and scanning a file it's not going to change my statement.

AV scanners that scan the mail sessions are not going to corrupt the
Outlook Express file on your drive.

--

spam999free@rrohio.com
remove 999 in order to email me
Anonymous
September 18, 2005 6:46:56 PM

Archived from groups: microsoft.public.windowsxp.general,microsoft.public.windows.inetexplorer.ie6_outlookexpress (More info?)

In article <#RvQN8EvFHA.3256@TK2MSFTNGP09.phx.gbl>, aka@[notme]
maskedandanonymous.org says...
> I am not an expert. You don't have the balls to state this on
> microsoft.public.windows.inetexplorer.ie6_outlookexpress, do you?

Why are you so confrontational? If you don't have a clue, maybe you
should research a little before you jump on those that do have a clue.

You do understand that scanning a session, port traffic, for content has
nothing to do with the file used by Outlook Express? Do you or don't you
understand that?

If the application acts as a proxy to filter content according to the
standards for POP/SMTP, the only thing that can trash the outlook FILE
is outlook itself.

If you have real-time AV scanning, and you allow it to scan the actual
FILE that outlook stores it's information in then you can have issues,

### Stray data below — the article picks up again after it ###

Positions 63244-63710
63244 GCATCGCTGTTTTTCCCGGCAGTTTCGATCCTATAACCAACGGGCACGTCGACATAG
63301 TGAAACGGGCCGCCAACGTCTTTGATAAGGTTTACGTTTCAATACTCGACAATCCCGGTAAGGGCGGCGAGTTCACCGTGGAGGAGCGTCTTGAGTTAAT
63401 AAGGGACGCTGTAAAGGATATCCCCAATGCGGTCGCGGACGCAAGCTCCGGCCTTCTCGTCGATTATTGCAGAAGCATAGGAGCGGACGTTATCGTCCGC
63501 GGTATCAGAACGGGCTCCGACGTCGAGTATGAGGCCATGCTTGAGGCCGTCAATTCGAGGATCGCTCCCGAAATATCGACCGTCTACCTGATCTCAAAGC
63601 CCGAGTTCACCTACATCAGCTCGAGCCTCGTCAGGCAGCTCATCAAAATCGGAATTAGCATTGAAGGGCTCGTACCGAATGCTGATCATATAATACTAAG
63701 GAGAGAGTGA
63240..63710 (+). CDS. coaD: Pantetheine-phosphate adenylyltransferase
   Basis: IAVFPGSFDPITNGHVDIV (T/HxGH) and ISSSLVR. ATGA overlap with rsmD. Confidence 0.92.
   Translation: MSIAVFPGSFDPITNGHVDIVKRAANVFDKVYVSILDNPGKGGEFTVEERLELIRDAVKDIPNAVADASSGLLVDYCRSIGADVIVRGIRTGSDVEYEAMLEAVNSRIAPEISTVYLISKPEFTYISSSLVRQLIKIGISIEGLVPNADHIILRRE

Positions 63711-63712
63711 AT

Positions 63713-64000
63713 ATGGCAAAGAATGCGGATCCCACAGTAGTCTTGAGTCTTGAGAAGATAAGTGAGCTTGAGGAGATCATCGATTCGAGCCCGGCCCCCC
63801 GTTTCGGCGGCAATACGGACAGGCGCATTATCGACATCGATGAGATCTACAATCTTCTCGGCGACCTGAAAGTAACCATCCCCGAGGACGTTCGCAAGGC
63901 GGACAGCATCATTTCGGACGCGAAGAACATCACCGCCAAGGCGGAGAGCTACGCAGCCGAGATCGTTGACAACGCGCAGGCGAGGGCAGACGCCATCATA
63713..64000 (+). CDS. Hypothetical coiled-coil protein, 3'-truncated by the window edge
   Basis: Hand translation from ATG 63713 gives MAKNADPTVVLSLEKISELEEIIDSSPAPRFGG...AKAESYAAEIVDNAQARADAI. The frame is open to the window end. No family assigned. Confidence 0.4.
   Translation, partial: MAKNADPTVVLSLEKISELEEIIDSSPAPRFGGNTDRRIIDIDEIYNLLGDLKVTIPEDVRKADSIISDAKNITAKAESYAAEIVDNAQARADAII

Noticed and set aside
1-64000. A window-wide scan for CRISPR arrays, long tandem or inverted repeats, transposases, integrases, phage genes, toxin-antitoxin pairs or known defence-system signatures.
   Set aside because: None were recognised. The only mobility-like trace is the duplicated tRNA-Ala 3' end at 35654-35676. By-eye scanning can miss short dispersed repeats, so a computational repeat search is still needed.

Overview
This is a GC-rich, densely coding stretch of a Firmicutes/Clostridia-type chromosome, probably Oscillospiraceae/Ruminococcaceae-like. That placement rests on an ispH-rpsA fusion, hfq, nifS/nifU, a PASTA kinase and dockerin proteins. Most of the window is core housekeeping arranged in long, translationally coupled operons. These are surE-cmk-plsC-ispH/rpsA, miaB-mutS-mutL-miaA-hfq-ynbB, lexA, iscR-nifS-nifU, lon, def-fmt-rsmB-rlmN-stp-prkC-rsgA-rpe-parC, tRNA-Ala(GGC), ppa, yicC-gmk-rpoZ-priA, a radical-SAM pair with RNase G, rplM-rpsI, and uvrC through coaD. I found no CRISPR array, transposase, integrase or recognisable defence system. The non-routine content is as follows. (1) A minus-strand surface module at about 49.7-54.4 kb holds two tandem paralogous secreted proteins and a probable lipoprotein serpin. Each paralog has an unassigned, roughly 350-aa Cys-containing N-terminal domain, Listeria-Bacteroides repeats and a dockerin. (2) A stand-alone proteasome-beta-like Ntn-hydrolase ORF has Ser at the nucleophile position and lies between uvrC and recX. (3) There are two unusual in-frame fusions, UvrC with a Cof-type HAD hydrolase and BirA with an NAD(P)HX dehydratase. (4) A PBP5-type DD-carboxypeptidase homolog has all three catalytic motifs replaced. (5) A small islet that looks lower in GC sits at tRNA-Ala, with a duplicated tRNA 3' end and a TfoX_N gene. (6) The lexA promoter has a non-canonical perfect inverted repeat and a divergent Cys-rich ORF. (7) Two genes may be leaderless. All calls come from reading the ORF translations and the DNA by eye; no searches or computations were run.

but nothing I stated indicated that you should scan the FILE that
outlook uses.

In case you don't understand other things - you also make exceptions for
the Exchange Store and other items for exchange, for SQL database files,
for some AV files where they download/expand Zip files, etc....

--

spam999free@rrohio.com
remove 999 in order to email me
Anonymous
September 18, 2005 6:46:57 PM

Archived from groups: microsoft.public.windowsxp.general,microsoft.public.windows.inetexplorer.ie6_outlookexpress (More info?)

"Leythos" <void@nowhere.lan> wrote in message
news:MPG.1d9730af4f26f47b98a0ba@news-server.columbus.rr.com
> In article <#RvQN8EvFHA.3256@TK2MSFTNGP09.phx.gbl>, aka@[notme]
> maskedandanonymous.org says...
>>
>> "Leythos" <void@nowhere.lan> wrote in message
>> news:MPG.1d9727652813473f98a0b8@news-server.columbus.rr.com...
>>> In article <OfsHotDvFHA.3720@TK2MSFTNGP14.phx.gbl>, aka@[notme]
>>> maskedandanonymous.org says...
>>>> The best practice on the user's part is to save an attachment to
>>>> disk and then scan it with the antivirus software prior to opening
>>>> it. Messages opened themselves (if you have the latest security
>>>> updates from Windows Update) will not infect your system -- only
>>>> attachments. You do not need additional email scanning on top of